Till Wagner, University of North Carolina, Wilmington Sponsored by: Physical Oceanography Department Join Zoom Meeting https://us02web.zoom.us/j/84991248533?pwd=K25jdFVxK3BuVDZwNVllVktqOEFCdz09 Meeting ID: 849 9124…Read More
A new study shows for the first time how massive flood events in the eastern North Pacific Ocean—known as the Missoula Floods—may have in part triggered abrupt climate changes in the Northern Hemisphere during the last deglaciation (approximately 19,000–11,700 years ago).Read More
Senior scientist Claudia Cenedese has been studying how glaciers melt for the last 15 years in her fluids laboratory. In 2018 she was a principal investigator on a research cruise in Greenland for the first time. She wants to understand why the Greenland Ice Sheet is melting faster than ever and what happens to the fresh water released into the ocean.Read More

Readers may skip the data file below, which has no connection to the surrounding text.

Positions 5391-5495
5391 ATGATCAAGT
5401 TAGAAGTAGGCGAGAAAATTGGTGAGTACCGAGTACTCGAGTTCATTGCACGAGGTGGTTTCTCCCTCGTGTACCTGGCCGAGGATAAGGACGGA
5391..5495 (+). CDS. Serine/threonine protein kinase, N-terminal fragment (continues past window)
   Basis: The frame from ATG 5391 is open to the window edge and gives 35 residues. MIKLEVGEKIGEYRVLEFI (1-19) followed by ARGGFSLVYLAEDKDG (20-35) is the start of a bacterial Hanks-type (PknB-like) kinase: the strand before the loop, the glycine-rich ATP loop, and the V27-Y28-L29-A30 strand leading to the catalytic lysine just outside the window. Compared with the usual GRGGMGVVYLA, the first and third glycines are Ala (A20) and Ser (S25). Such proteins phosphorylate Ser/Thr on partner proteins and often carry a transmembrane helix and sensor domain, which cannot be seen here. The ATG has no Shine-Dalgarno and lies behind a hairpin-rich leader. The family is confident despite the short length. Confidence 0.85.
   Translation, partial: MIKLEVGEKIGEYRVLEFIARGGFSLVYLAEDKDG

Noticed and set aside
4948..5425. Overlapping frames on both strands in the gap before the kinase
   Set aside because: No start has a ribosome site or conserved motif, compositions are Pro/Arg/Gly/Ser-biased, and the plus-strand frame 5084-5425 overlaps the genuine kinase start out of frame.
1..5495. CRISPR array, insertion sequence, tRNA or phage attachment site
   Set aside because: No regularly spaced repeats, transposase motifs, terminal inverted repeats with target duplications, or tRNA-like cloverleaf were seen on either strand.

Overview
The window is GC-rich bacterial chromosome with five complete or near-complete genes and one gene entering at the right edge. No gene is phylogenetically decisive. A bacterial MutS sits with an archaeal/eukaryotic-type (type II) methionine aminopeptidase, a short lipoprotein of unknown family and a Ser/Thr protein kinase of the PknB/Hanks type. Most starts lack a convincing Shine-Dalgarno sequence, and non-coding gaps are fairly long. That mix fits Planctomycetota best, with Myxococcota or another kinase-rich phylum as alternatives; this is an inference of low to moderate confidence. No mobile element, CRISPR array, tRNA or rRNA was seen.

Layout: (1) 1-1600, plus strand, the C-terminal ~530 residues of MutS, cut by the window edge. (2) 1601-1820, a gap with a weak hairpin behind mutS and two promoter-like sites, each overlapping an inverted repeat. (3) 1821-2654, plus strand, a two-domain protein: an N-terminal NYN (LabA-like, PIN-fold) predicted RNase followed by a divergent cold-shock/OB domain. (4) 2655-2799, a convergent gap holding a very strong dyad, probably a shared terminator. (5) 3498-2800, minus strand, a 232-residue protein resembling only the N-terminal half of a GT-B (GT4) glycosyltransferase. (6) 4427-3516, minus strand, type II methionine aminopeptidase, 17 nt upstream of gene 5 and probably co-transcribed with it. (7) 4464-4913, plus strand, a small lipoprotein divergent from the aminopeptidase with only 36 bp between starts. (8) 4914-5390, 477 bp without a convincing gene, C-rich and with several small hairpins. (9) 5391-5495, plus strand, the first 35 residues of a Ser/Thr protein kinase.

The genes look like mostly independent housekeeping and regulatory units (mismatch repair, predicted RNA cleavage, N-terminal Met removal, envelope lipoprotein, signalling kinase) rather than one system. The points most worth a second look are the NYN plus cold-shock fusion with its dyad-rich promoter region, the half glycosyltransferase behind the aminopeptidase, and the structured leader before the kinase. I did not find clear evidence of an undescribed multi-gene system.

A new paper endorsed by 11,258 scientists and researchers from 153 countries describes climate change as a “climate emergency.” Published in the journal BioScience, it warns of “untold human suffering” if individuals, governments, and businesses don’t make deep and lasting changes.
Alexey Federov, Yale Sponsored by: Physical Oceanography DepartmentRead More
Gregory Burgess, U.S. Naval Academy Sponsored by: Academic Programs Office – Redfield AuditoriumRead More
Geodynamics Seminar Joyce Chaplin, Harvard University Sponsored by: Deputy Director & Vice President for Research’s Office & Academic ProgramsRead More
Researchers from the Woods Hole Oceanographic Institution (WHOI) and Harvard University have found that the deep Pacific Ocean lags a few centuries behind in terms of temperature and is still adjusting to the entry into the Little Ice Age. Whereas most of the ocean is responding to modern warming, the deep Pacific may be cooling.Read More
features the work of Jeff Donnelly
quotes Luke Trusel and mentions WHOI
Mentions WHOI’s contribution to the study.
features Valier Galy, Bernhard Peucker-Ehrenbrink, and Timothy Eglinton
ran the WHOI news release featuring Valier Galy, Bernhard Peucker-Ehrenbrink, and Timothy Eglinton